By Franz Scheurer
Wa (Japanese style) gyu (cattle) is the Japanese word for any beef cattle of Japanese origin. Wagyu cattle (famous throughout the world as ‘Kobe Beef’) were introduced into Australia in 1991. It is a horned breed, black or red in colour, with the black being perceived as the better quality. When Wagyu are crossed with Angus, Murray Grey, Shorthorn or Holstein cattle, the resulting, superior B3 meat produced, is highly regarded in Japan.
Wagyu are renowned for their intramuscular fat, or marbling. Marbling begins at about 12 months of age and is maximised by 24 months, therefore they are ideally slaughtered at just over 2 years old.
Wagyu beef has a softer fat than any other breed. It melts more easily during cooking, improving the flavour and texture in the process. This is due to a higher ratio of monounsaturated to saturated fatty acids.
Over the last twenty years Australians have been educated to eat lean meat, resulting in breeding cattle with extra muscle and less fat. Lean meat however lacks texture and taste. Marbling is the most reliable component of meat taste and tenderness. Japanese consumers recognise this and are prepared to pay premium prices for highly marbled meat. The latest research results, published in December 2003 in the American Journal of Clinical Nutrition, show that eating monounsaturated fatty acids is better for your heart than eating special diets with lean products.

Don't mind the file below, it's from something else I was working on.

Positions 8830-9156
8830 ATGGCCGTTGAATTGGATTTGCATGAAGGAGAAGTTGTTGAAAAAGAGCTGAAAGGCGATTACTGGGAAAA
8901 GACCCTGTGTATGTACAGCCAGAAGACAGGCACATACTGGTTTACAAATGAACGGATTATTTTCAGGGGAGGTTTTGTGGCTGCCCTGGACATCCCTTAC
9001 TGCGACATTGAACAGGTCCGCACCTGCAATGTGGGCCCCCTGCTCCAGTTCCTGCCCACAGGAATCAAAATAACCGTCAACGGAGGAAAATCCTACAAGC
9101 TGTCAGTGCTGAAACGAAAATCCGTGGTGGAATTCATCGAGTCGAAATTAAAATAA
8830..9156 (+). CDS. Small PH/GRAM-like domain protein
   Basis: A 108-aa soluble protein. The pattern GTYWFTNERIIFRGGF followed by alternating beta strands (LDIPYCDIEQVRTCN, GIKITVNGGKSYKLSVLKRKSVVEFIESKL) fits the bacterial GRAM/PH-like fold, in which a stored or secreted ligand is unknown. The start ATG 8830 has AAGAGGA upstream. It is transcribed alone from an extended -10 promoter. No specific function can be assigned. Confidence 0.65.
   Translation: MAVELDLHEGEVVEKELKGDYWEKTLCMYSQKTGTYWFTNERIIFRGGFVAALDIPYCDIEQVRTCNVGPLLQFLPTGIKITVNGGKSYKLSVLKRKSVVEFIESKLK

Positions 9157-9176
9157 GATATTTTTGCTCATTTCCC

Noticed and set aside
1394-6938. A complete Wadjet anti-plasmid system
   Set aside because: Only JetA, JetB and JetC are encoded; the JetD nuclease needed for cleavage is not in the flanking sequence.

Wagyu beef has been available in many of the top restaurants in Australia but just about impossible to get for the average consumer. This has now changed with the launch in Sydney of Condobolin Wagyu. This premium Wagyu beef is sold through a number of selected butchers and represents excellent value for money.
For a location of a retailer near you ring Peter Cradock at ‘Cooradilla’, in Condobolin on 02 6895 2116 or 0428 953 116. If you’re in Crows Nest have a look at this marvellous meat at ‘Ray the Butcher’, Shop 7, 103-111 Willoughby Road, Crows Nest.
It really does melt on your tongue…